“I don’t want one mistake or one error in judgment to ruin a student’s life or ruin their ability to obtain an education,” she said. “Not to say they don’t need to learn and understand the ramifications of whatever they’ve done, but I also think, especially students, you need to be looked at with an eye toward, ‘What are they going to do in the future?'”

Tommie Jo Marsilio

Portage County municipal judge candidate, term beginning Jan. 1, 2010.

Tommie Jo Marsilio considers herself an outsider in Portage County politics.

In her mind, that’s a good thing, and it will help her in the election.

“I get phone calls, e-mails and people writing in through my Web site every day letting me know that they’re tired of the politics in Portage County and that they support somebody who’s going to stand up and make a difference,” she said.

Marsilio was fired Sept. 18 from her two-year job as assistant county prosecutor because of a statement made in one of her advertising proofs.

The proof said, “The ‘Good Old Boys’ say elect Kevin Poland.” Further down, it said Marsilio “is not a member of the Ravenna ‘Good Old Boys’ corruption club.”

Marsilio was fired by Portage County Prosecutor Victor Vigluicci for refusing to apologize to Poland, one of her opponents.

“When they tried to silence me by holding my job over my head, I put what was right ahead of even my job,” she said. “I hope that people will look at my action. Don’t take me at my word; look at my action.”

A lawyer for 11 years, Marsilio has served as chief hearing officer for Ohio, represented families and school districts in her private law firm and coordinated nationwide litigation as a member of a Cleveland law firm.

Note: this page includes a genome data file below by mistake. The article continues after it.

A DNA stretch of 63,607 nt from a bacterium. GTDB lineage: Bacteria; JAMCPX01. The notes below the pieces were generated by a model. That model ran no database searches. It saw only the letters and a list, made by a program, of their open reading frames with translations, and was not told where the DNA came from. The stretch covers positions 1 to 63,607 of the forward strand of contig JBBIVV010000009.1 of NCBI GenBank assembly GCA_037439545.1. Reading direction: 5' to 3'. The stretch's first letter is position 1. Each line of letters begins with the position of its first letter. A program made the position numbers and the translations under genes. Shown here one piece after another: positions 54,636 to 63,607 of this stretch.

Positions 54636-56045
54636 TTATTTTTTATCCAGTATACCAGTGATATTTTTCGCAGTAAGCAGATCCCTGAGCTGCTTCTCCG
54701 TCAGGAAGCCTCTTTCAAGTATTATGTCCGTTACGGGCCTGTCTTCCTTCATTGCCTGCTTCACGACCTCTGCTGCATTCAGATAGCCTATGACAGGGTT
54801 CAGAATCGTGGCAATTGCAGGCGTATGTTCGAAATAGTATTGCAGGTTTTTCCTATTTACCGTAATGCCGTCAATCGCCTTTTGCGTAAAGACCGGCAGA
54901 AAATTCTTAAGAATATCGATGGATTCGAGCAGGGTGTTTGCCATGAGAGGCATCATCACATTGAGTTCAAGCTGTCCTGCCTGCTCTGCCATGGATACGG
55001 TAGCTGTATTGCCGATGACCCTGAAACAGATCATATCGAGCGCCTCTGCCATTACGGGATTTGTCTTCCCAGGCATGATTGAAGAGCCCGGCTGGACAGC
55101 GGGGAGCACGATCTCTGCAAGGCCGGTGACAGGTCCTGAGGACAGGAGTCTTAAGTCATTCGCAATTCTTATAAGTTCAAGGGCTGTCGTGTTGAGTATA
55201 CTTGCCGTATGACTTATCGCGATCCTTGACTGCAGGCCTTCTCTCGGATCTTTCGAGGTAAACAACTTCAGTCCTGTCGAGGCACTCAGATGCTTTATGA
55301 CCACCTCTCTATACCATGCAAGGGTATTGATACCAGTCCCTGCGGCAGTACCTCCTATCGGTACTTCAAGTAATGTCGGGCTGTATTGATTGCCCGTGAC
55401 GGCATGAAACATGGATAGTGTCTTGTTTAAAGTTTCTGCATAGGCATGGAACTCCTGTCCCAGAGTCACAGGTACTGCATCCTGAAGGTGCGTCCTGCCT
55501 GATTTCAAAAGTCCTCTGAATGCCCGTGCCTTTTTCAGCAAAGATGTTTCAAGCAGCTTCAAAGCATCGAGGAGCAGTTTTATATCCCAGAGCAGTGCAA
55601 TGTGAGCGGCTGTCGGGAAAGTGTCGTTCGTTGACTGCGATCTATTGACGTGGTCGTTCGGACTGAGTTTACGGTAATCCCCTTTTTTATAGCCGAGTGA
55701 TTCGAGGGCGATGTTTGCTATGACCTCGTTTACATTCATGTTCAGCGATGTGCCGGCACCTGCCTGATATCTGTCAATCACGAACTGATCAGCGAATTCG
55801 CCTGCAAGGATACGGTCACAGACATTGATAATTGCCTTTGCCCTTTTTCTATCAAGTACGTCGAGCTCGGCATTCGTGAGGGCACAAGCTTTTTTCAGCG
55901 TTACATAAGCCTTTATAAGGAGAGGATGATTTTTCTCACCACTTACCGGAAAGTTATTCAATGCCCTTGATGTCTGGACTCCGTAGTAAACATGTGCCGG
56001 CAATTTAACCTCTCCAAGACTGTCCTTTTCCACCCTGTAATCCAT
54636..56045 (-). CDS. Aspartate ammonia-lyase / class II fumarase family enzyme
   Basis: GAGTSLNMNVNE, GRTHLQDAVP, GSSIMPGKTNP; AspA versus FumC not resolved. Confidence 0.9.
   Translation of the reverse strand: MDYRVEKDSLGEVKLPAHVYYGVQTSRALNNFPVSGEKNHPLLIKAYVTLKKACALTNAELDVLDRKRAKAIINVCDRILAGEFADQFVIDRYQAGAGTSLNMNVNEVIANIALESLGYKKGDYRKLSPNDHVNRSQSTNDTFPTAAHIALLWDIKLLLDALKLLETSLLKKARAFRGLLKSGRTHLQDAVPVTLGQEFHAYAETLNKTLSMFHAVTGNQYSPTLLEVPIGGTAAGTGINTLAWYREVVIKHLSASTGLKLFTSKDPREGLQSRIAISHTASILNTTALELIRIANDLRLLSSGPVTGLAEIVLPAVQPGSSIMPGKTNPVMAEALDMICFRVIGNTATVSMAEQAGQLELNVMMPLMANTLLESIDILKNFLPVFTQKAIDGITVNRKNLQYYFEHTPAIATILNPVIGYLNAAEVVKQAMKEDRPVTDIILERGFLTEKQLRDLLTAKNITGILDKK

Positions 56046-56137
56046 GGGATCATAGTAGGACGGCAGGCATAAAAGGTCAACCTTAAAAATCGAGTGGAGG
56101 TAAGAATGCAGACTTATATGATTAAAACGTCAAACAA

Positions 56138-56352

Kevin Poland

Portage County municipal judge candidate, term beginning Jan. 1, 2010.

Ravenna Mayor Kevin Poland has held a number of titles in his political and legal career. Now, he’d like to add municipal court judge to the list.

Poland has served as acting judge of the Portage County Municipal Court for more than 10 years and has held a private practice in Ravenna for 23 years. In addition, he was Portage County assistant prosecutor for just over a year and Ravenna City Council president for 15 years.

He believes his experience in a number of arenas makes him the right candidate for the seat.

“I certainly hope that if people look at the credentials of the candidates, I believe I am the most qualified,” Poland said. “And I would certainly hope that bears out in the results of the election.”

Poland said if elected, he hopes to improve the relationship the municipal court has with students and with the community at large.

“You need to have the confidence of the people that they’re going to be treated fairly and be treated with respect,” he said, “whether or not they’re a victim or whether or not they’re a defendant.”

Poland said he plans to stay involved in the community, no matter what happens in the election.

“I’ve been involved in my community all my life, not just for the last four months,” he said. “And I’ll be involved in community events in February, whether I am judge or not.”

Contact public affairs reporter Doug Gulasy at [email protected]